After the New Horizons spacecraft reached the farthest planet in our solar system, some of the facts surrounding Pluto took even scientists that had been observing it for years by surprise.
One of the mountains was named Norgay Montes in honor of Tenzing Norgay - one of the first people to climb Everest. The mountain is located in the bottom part of a region, which when viewed from afar looks like a heart.
Considering the fact that the mountains are icy, it is postulated that the temperature on Pluto's surface is around -380°F (-230 °C).
2. An entirely unique planet - from observations from Earth, scientists had assumed that Pluto looked similar to Triton, one of Neptune's satellites. But when New Horizons flew by the surface of Pluto, it became evident that its geology was completely different from what was initially thought.
3. Pluto is not a dwarf planet - when Pluto was 1st discovered in 1930 most scientists hesitated to call it a planet because they believed its dimensions were too small to be deserving of the term.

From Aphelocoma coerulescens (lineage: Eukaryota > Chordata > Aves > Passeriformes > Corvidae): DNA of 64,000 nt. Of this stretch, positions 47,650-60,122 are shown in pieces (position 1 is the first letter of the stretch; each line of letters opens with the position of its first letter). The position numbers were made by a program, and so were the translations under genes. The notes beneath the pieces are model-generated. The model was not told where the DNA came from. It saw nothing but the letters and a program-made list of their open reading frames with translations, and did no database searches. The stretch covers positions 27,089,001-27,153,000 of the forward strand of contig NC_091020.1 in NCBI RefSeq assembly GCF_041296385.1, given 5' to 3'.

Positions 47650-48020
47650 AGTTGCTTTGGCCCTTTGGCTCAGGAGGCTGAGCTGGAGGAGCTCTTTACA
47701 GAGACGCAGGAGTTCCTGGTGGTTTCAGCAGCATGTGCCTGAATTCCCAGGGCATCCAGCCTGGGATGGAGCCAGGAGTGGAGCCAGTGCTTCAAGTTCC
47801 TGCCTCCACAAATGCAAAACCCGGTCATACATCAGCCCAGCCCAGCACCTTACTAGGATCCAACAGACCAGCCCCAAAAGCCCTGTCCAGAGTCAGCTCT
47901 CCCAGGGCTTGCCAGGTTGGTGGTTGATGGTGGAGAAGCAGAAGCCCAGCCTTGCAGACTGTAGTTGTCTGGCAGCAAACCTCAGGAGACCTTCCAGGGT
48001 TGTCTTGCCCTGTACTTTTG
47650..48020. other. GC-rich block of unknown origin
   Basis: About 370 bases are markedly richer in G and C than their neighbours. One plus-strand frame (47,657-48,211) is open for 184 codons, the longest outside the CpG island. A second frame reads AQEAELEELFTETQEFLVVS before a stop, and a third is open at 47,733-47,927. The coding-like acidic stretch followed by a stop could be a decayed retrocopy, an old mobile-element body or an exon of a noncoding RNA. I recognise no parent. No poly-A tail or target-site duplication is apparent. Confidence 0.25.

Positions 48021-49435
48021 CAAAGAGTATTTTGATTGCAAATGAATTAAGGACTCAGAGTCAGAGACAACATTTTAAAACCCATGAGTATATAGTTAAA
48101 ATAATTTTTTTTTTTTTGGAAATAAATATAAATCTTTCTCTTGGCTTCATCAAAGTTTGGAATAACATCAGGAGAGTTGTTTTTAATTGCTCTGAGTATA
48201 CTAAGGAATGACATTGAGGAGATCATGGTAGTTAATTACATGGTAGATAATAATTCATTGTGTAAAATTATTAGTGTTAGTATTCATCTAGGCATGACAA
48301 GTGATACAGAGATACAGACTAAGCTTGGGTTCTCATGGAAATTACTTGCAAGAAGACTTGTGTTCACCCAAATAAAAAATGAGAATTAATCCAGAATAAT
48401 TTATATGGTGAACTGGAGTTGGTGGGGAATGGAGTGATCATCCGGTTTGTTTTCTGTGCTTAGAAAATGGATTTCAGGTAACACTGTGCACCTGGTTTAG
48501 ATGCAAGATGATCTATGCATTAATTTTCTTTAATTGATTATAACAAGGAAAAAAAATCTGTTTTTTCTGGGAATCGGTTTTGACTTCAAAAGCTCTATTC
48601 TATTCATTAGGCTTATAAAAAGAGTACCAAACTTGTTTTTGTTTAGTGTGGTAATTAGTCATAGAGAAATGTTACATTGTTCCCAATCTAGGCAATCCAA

Yet the latest images from the spacecraft reveal that its diameter is larger than was estimated and that Pluto deserves the status of planet.
4. There are less craters than expected - Pluto's surface was thought to be riddled with craters but this turned out to be a completely false proposition. According to scientists, this means that the planet formed later than their estimates.
5. There may be an ocean underneath the surface - the type of photographed craters remind of Earthly volcanoes, which look the way they do because of geological activity.
This leads scientists to theorize that similar processes may have been occurring on Pluto, shaping its surface, with this same surface possibly hiding an entire ocean underneath.
6. Snowfall may be present - it is speculated that the region which looks like a heart consists of nitrogen, methane, carbon dioxide, which in turn cause snowfall.
7. Pluto is reddish colored - the photos by New Horizons revealed that Pluto is of a reddish-brown color and not grey or blue as was thought for years.